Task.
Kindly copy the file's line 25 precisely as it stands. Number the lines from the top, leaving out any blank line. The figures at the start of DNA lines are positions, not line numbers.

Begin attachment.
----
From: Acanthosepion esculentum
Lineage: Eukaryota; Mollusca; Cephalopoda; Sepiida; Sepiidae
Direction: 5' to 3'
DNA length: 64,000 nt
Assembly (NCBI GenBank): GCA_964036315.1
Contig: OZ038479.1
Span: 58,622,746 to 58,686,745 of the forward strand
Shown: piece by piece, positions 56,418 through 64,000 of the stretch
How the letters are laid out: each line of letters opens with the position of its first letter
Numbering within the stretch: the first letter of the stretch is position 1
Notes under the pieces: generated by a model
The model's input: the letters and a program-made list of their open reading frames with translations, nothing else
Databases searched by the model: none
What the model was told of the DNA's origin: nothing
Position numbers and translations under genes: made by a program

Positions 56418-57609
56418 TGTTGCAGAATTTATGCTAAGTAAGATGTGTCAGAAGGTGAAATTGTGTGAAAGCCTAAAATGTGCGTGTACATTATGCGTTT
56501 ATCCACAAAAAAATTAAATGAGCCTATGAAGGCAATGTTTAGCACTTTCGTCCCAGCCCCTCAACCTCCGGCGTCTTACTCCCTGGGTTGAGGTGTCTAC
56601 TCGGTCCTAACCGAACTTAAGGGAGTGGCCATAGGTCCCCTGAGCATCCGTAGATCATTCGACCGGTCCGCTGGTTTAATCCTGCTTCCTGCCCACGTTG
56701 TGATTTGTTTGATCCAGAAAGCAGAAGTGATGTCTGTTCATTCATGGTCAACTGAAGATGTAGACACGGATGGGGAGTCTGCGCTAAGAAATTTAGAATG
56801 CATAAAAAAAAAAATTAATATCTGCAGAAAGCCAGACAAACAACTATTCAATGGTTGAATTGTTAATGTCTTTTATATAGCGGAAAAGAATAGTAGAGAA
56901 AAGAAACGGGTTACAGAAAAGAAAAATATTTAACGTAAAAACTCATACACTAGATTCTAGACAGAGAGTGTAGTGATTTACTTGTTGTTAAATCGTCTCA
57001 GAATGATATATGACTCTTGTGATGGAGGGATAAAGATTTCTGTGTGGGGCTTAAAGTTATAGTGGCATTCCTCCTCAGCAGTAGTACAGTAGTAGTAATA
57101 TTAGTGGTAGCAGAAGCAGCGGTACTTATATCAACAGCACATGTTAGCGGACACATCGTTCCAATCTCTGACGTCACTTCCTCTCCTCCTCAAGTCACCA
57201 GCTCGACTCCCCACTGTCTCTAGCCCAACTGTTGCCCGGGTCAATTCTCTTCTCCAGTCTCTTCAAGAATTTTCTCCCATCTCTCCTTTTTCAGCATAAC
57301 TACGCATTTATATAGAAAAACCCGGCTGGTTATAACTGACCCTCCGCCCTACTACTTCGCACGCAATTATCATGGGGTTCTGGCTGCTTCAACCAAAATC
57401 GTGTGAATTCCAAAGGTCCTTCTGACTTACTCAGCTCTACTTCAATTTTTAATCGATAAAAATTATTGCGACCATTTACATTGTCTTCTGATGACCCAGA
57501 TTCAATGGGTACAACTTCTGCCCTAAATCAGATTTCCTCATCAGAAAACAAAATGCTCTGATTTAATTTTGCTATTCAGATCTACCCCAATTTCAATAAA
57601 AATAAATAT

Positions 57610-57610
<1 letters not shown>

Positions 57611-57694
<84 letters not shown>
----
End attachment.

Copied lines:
57201 GCTCGACTCCCCACTGTCTCTAGCCCAACTGTTGCCCGGGTCAATTCTCTTCTCCAGTCTCTTCAAGAATTTTCTCCCATCTCTCCTTTTTCAGCATAAC